A few months ago, we published a guide to setting up Kubernetes network policies, which focused exclusively on ingress network policies. This follow-up post explains how to enhance your network policies to also control allowed egress. A Brief Recap: What are Network Policies? Network policies are used in Kubernetes to specify how groups of pods are allowed to communicate with each other and with external network endpoints. They can be thought of as the Kubernetes equivalent of a firewall.
Kubernetes cluster networking can be more than a bit confusing, even for engineers with hands-on experience working with virtual networks and request routing. In this post, we will present an introduction into the complexities of Kubernetes networking by following the journey of an HTTP request to a service running on a basic Kubernetes cluster. We will use a standard Google Kubernetes Engine (GKE) cluster with two Linux nodes for our examples, with notes on where the details might differ on other platforms.
SOC (System and Organization Controls) 2 is a set of compliance requirements that applies to companies that store, process, or transmit customer data. A broad range of companies, including SaaS providers, may need to comply with SOC 2 to be competitive in the market and keep customer data secure. Public cloud providers such as Amazon Web Services, Google Cloud Platform, and Microsoft Azure are subject to SOC 2 and make their audit reports publicly available.
Operationalizing container security by integrating with existing DevOps tooling and workflows has long been a design principle in how we’ve built our StackRox Kubernetes Security Platform. Today we’re excited to announce yet another powerful integration to make our customers’ operational lives better – the StackRox App for Sumo Logic. With this integration, joint customers now get rich StackRox insights about Kubernetes and container security incidents directly in the Sumo Logic Continuous Intelligence Platform.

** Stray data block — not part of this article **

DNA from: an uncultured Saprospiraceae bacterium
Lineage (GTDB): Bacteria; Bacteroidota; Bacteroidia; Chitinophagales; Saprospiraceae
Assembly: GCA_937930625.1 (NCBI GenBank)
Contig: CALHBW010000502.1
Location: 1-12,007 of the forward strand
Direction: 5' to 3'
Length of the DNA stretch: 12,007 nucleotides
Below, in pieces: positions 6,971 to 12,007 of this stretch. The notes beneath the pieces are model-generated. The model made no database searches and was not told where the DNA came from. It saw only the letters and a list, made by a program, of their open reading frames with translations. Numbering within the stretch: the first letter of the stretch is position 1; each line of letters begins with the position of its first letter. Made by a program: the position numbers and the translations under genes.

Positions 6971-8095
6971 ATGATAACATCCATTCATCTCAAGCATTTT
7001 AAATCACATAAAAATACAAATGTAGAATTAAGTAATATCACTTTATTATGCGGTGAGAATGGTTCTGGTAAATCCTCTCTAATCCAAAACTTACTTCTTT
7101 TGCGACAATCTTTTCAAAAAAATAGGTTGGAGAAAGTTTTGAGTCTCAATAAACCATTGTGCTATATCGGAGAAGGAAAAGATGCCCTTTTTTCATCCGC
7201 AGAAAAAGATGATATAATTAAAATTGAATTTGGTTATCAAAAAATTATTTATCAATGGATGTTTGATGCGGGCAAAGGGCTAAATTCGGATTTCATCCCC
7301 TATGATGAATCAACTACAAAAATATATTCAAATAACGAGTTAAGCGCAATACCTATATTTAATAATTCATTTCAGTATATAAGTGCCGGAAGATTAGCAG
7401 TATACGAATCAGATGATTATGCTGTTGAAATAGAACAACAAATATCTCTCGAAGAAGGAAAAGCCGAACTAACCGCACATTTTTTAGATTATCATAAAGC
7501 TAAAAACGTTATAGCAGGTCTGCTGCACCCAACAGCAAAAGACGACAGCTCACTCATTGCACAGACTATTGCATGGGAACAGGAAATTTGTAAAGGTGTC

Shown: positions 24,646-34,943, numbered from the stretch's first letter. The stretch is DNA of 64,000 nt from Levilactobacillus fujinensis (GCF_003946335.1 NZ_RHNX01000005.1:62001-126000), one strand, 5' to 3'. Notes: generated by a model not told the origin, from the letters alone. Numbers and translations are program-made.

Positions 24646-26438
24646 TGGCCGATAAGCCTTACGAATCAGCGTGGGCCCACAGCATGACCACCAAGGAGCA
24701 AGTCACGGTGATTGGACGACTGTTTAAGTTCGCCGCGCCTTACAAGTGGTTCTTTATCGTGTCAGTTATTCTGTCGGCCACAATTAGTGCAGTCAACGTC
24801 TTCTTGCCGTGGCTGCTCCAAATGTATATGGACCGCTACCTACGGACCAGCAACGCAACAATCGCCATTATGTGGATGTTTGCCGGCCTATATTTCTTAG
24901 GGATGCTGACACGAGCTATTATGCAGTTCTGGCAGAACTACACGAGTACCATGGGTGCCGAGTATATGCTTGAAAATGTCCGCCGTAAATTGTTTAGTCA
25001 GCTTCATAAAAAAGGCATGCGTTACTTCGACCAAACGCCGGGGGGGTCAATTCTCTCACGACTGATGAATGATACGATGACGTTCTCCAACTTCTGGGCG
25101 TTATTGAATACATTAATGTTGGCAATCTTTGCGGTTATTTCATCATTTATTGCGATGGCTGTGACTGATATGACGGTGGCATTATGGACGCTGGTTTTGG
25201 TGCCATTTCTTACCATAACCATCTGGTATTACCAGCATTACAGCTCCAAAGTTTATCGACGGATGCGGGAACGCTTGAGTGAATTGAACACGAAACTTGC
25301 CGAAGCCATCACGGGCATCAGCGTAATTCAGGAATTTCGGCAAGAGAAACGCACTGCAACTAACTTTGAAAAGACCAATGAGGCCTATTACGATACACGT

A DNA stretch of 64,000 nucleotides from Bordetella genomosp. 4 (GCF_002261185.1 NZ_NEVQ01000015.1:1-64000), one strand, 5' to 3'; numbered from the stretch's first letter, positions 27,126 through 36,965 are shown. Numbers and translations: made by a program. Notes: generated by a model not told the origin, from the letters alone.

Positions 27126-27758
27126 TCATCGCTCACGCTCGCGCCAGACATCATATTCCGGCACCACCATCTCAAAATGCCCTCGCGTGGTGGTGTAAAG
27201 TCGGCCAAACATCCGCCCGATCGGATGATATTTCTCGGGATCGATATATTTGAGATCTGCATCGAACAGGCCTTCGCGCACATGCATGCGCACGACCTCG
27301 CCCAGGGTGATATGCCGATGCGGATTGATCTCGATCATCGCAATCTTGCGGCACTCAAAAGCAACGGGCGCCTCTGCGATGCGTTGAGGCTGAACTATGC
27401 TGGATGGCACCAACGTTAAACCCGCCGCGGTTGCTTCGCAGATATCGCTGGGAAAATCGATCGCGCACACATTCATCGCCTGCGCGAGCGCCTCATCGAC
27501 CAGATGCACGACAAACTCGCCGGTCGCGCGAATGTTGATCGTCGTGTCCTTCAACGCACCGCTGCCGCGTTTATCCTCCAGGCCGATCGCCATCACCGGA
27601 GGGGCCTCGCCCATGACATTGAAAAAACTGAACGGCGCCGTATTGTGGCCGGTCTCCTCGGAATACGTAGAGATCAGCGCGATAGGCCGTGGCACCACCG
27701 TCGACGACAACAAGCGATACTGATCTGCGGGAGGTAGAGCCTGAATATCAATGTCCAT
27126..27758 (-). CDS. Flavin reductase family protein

Wow! We went to the CODiEs awards ceremony last night hoping to come home with a win and came home with two! The StackRox Kubernetes Security Platform won both Best Emerging Technology and Best Network Security Solution! These wins continue a long stream of wins, including Best Emerging Technology from SC Magazine, a Gold Stevie Award, Most Innovative Company in the Cybersecurity Excellence Awards, and a Gold Winner in the Info Security PG Global Excellence Awards – all just this year!
Kubernetes is a powerful tool for building highly scalable systems. As a result, many companies have begun, or are planning, to use it to orchestrate production services. Unfortunately, like most powerful technologies, Kubernetes is complex. How do you know you’ve set things up correctly and it’s safe to flip the switch and open the network floodgates to your services? We’ve compiled the following checklist to help you prepare your containers and kube clusters for production traffic.